• The ability to join running groups based on skill level

  • A place to pose questions and do research 

  • The ability to see what was offered in the community before committing to membership

 

We kept these expectations at the forefront of our design.

Running Groups

For Alex, we created the ability to join running groups

You can filter the running groups based on location, pace, and running distance.

Non members can view running group information, but they can’t join until they have become a paid member. This allows users to see what’s available before committing.

If they decide they want to join, they can become a member.

Forum

For Blake, we created the Forum so they have a place to pose questions and do research.

On the forum you can filter posts by category. You can also sort posts.

You can read posts,

and the comments responding to the posts.

You can create posts and tag them with a category.

Non members can view posts and comments on the forum, but can’t comment or post themselves until they have become a member.

Adding Some Style

The old website was confusing. Everything looked important because there was so much stimulation. I stripped it down by removing everything extraneous. I clarified the titles of the pages.

Old 50 States Half Marathon Home Page

Redesigned 50 States Half Marathon Home Page

I moved the social media icons to the footer at the bottom of the page so they are still accessible, but not taking up valuable real estate at the top of the page. I moved the member portal to the hamburger menu and clarified the title of the page: 50 States Half Marathon Club.

I created a cohesive color scheme of black, white, grays, and greens. By removing the reds and blues from the current site I was able to bring more attention to the vibrant green.

Old 50 States Half Marathon Color Scheme

Redesigned 50 States Half Marathon Color Scheme

I paired them down to one aesthetically pleasing font. By picking one with many style options, we were able to create many moods while still remaining consistent throughout the site. I picked Avenir because of its multitude of styles, its modern aesthetic, and its readability.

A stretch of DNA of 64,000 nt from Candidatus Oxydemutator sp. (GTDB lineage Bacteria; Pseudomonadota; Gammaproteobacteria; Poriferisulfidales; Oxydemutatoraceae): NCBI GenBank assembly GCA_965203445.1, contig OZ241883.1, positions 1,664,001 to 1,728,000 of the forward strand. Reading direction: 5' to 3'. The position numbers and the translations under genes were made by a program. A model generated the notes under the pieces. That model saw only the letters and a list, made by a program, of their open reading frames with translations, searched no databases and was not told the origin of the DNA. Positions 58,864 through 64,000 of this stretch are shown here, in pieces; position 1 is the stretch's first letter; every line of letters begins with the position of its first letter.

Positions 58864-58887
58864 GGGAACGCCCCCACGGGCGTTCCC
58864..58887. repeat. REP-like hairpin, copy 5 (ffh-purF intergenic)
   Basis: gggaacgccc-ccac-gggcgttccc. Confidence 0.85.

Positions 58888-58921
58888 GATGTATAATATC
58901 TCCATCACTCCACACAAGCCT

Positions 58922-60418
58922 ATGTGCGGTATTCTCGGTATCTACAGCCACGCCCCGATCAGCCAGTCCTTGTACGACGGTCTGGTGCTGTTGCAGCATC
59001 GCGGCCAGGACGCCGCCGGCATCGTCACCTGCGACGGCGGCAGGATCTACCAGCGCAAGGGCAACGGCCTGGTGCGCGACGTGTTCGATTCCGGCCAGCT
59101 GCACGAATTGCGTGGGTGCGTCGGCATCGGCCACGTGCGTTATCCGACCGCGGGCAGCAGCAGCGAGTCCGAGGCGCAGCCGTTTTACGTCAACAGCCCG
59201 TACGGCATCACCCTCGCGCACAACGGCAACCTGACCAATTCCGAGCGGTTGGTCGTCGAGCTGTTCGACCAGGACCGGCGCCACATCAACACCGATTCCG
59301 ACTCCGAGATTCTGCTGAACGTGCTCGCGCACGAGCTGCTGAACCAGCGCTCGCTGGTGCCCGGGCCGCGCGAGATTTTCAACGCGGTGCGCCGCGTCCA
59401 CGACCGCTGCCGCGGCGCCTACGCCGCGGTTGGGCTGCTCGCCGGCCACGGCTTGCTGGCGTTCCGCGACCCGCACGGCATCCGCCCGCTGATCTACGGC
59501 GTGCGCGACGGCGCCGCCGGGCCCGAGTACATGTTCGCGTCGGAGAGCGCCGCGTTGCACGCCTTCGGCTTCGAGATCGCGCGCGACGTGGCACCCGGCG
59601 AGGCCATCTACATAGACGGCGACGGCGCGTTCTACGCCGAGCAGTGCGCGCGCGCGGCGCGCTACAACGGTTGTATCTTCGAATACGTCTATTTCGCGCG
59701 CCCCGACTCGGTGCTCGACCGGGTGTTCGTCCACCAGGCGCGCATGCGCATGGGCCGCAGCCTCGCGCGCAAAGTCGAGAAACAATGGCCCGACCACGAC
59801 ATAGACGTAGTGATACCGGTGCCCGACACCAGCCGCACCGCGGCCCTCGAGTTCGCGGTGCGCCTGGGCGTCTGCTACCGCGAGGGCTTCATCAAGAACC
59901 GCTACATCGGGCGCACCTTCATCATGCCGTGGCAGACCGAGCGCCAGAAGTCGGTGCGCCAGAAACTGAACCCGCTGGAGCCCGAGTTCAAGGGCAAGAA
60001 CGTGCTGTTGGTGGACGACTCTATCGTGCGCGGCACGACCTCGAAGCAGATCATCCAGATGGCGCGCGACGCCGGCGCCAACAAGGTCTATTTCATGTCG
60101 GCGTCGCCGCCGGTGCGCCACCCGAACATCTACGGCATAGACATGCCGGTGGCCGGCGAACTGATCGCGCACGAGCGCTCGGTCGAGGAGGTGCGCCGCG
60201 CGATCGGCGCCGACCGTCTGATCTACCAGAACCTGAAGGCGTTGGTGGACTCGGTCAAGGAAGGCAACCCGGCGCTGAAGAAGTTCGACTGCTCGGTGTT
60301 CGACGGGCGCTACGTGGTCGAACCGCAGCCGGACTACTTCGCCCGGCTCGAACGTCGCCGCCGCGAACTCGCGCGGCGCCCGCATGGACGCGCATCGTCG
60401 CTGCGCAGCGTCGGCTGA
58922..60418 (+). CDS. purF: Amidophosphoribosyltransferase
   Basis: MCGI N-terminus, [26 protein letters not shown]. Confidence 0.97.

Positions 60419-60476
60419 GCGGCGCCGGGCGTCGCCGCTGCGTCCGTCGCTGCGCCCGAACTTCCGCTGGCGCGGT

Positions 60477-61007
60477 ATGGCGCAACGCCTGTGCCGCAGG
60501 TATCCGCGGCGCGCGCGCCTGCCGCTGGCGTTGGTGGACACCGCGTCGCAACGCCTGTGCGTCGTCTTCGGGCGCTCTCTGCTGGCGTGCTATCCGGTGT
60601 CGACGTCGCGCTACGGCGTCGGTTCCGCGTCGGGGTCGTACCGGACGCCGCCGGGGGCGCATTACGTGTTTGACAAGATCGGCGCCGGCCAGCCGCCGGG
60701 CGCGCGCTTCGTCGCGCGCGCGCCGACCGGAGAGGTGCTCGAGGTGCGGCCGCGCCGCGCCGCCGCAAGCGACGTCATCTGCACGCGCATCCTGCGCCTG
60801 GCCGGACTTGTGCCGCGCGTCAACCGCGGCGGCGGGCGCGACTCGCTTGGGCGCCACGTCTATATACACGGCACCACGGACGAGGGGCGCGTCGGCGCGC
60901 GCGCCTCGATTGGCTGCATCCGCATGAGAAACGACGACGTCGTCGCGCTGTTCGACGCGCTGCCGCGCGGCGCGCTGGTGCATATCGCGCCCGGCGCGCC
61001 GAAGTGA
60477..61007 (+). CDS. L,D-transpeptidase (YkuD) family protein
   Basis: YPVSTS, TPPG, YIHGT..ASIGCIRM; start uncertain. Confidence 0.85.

Photo courtesy of UC Santa Barbara 

And I created a style guide to ensure design consistency throughout the site.

Testing our Design

We tested the design on users. They found a few things confusing.

The running group filter menu had some confusing language. The “Distance” category confused users because they interpreted it as running distance, instead of distance from their zip code. This category felt redundant so we changed it to running distance.

Version 1 Distance Filter

Version 2 Distance Filter

The category “Speed” also confused users. The correct running terminology is “Pace.” Some users also didn’t know what their pace was in miles per hour, so we changed it to minutes per mile.

Version 1 Speed Filter

Version 2 Pace Filter

Next Steps

We would like to do more user interviews to help the club transition from Facebook to the new online community.

 

Since we designed the site mobile first we’d like to refine our desktop site, and make it function as beautifully as the mobile site.

 

We’d also liked to keep testing and improving our design, because the process is never over.